“For me, photography is not a means by which to create beautiful art, but a unique way of encountering genuine reality” – Daido Moriyama.
The more you view the work of Daido Moriyama, the more it envelops you. At first, it can be easy to disregard as out of focus, sloppy, aimless, but over time the content begins to grow on you.
Born in Osaka, Japan in 1938, Moriyama moved around frequently due to his father’s job as an insurance salesman. This rootlessness would ultimately affect his work in a similar way to the work of Josef Koudelka. Starting as a graphic designer, Moriyama fell into photography by chance when he went to pick up a photograph from a photographer’s studio: “I was really struck by the atmosphere. Design was desk-bound, but this felt active… groovy. I wasn’t interested in taking pictures, I just liked the feel of the photographic world.”
After moving to Tokyo in 1961, Moriyama was influenced by the work of photojournalist Shame Tomatsu, whose generation was deeply affected by World War II, the American occupation, and the resulting westernization and breakdown of traditional Japanese culture. However, the younger Moriyama had a different relationship with the changes: “We found the mixture of the Japanese and the Western already there. We just accepted it. There was an American air-force base near where I grew up. The Korean War was on. I saw the planes going in and out, the American airmen in the bars with beautiful Japanese girls. It felt exciting.”
Moriyama has always been drawn to the gritty sides of Japan, and his work set out to document the darker side of city living. He started to photograph in Shinjuku, an area that at the time had been ravaged by the war. While many of his images were inflicted with a deep psychological pain, he was also able to capture the inherent excitement and enjoyment of roaming these areas. These conflicts in his work portrayed the conflict and trauma that was caused by the coming changes to Japanese society.
In the late ‘60s, Moriyama joined a group called Provoke, made up of left-wing photographers who wanted to redefine Japanese photography to mimic the times. “Japan was moving fast, and we wanted to reflect that in our work,” said Moriyama. Whereas historically, Japanese art and photography had worked hand-in-hand with the idea of beauty and precision, the work that came out of Provoke turned this philosophy on its head.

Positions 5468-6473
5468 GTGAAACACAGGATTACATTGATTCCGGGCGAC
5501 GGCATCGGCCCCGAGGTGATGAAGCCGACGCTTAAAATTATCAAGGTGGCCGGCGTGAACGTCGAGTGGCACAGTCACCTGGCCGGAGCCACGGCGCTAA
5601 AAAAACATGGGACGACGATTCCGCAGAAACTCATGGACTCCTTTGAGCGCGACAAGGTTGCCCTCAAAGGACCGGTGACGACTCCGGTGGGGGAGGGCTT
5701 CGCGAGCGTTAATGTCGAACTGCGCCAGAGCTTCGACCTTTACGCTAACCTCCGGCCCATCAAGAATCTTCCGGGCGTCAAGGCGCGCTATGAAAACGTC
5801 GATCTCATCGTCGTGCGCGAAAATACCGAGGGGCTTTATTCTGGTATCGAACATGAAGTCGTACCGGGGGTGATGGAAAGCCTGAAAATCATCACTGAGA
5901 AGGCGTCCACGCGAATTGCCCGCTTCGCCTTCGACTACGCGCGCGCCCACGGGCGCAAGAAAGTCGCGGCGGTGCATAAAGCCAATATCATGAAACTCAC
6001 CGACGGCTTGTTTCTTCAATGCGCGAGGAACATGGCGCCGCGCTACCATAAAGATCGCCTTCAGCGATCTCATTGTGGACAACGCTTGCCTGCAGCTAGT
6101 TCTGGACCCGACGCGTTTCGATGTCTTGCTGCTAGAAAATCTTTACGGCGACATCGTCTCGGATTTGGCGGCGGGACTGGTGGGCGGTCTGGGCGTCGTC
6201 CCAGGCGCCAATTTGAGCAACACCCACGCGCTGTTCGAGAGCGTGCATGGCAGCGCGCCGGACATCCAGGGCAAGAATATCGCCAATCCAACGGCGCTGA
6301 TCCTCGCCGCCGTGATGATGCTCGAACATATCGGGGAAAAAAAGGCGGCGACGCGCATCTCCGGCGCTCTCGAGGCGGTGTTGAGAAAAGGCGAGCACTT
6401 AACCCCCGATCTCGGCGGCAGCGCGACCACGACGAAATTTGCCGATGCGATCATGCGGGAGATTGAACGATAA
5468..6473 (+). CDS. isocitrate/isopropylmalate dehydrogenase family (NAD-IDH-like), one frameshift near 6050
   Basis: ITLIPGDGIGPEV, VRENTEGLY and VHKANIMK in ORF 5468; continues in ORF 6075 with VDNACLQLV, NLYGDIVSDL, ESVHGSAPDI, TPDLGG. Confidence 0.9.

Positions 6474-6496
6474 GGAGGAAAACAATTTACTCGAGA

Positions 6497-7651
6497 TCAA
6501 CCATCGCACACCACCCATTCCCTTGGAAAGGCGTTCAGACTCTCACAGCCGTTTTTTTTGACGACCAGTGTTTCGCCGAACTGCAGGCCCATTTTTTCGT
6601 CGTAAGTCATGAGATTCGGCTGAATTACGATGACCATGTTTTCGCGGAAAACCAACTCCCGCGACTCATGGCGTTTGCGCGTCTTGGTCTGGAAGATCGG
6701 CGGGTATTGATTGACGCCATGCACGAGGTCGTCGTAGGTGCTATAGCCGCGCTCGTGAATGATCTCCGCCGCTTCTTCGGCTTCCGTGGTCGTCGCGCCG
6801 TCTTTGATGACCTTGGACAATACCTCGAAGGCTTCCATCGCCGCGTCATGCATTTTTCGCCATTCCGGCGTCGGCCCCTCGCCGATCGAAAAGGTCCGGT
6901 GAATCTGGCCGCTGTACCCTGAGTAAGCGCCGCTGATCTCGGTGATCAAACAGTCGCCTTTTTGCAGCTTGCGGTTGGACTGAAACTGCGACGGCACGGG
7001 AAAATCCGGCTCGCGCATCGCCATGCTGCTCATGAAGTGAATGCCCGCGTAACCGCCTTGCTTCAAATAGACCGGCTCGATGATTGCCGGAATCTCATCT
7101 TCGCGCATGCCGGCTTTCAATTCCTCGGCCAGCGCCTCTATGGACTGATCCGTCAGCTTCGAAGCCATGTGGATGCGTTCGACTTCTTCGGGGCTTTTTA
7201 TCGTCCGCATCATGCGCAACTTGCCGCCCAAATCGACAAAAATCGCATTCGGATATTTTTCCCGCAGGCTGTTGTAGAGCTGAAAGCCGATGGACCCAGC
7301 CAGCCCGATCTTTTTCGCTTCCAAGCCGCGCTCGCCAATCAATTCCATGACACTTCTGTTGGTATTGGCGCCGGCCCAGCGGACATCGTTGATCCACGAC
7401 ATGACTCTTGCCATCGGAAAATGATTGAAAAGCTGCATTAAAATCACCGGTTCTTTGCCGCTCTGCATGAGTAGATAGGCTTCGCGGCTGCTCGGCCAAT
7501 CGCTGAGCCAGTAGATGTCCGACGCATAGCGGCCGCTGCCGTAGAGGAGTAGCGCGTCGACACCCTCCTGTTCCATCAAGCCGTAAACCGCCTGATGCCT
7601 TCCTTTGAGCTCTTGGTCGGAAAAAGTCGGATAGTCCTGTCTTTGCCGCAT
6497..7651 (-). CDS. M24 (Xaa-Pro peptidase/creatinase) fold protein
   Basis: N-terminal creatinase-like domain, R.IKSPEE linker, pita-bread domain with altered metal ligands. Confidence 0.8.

Technically, Moriyama’s work was grainy, out-of-focus, too dark or washed out, abstract, blurry. He followed what is known as Wabi-Sabi, the Japanese term for beauty in imperfection. While his work looked flawed, these imperfections portrayed a sense of stark reality and highlighted the beauty in these imperfect photographs of imperfect people, in an imperfect society.
Moriyama’s most famous photograph is the 1971 Stray Dog, which took on a life as a symbol for post-war Japanese culture. In a culture that had been defined by order and purity, for a photographer to identify himself with, and celebrate the idea of a stray dog, was a profound shift. It brought underlying cultural feelings to the surface of alienation, darkness, self-hatred, and despair. He showed both himself and Japan as a stray dog, roaming for scraps of identity in an uncertain and quickly changing world.
Influenced by Jack Kerouac’s On the Road, Moriyama saw the journey as the most important element of his work: “When I go out into the city I have no plan. I walk down one street, and when I am drawn to turn the corner into another, I do. Really I am like a dog: I decide where to go by the smell of things, and when I am tired, I stop.”
While his work has continued to have the feeling of grittiness and imperfection, over time, Moriyama began to broaden his range. Much of his work became traditionally ‘prettier,’ and some of it less dark. This included a series of fishnets and lips, as an eroticism grew in his work. Moriyama saw the city and urban life as inherently erotic, and he has continued to explore this theme greatly.
While it would be easy to say that much of Moriyama’s work is about Japan becoming Americanized, the reality of his work shows an idea more subtle than that. The resulting culture wasn’t becoming like America, it was morphing the incoming Americanization into its own, unique identity, and this struggle was the crux of Moriyama’s work.
Quotes from Daido Moriyama:
“My photography is about desire. The internal world meets the outside world and takes shape. When [my] desire takes some kind of shape, it becomes a photograph.” – Daido Moriyama
“I have to be aggressive to take photos in Shinjuku. In Shinjuku, you take photos quickly. Judging the quality of a particular shot doesn’t come first sometimes.” – Daido Moriyama
“I want to express the realness of Japan. I want to show what is really going on.” – Daido Moriyama
“[My] photos are often out of focus, rough, streaky, warped, etc. But if you think about it, a normal human being will in one day perceive an infinite number of images, and some of them are focused upon, others are barely seen out of the corner of one’s eye.” – Daido Moriyama
“For me, capturing what I feel with my body is more important than the technicalities of photography. If the image is shaking, it’s OK, if it’s out of focus, it’s OK. Clarity isn’t what photography is about.” – Daido Moriyama
“It really shocked me with the power of photography. It was as simple as that. It was only when I got out on the street with a camera myself that I started to think about how he’d done it.” – Daido Moriyama
“Walking through the city is like walking through to labyrinth, and this is what stimulates me about it” – Daido Moriyama
“It may look like I’m just pointing the camera at what’s in front of me. But I’m trying to photograph what people see, but don’t notice – something that’s mysterious and unknown in everyday life.” – Daido Moriyama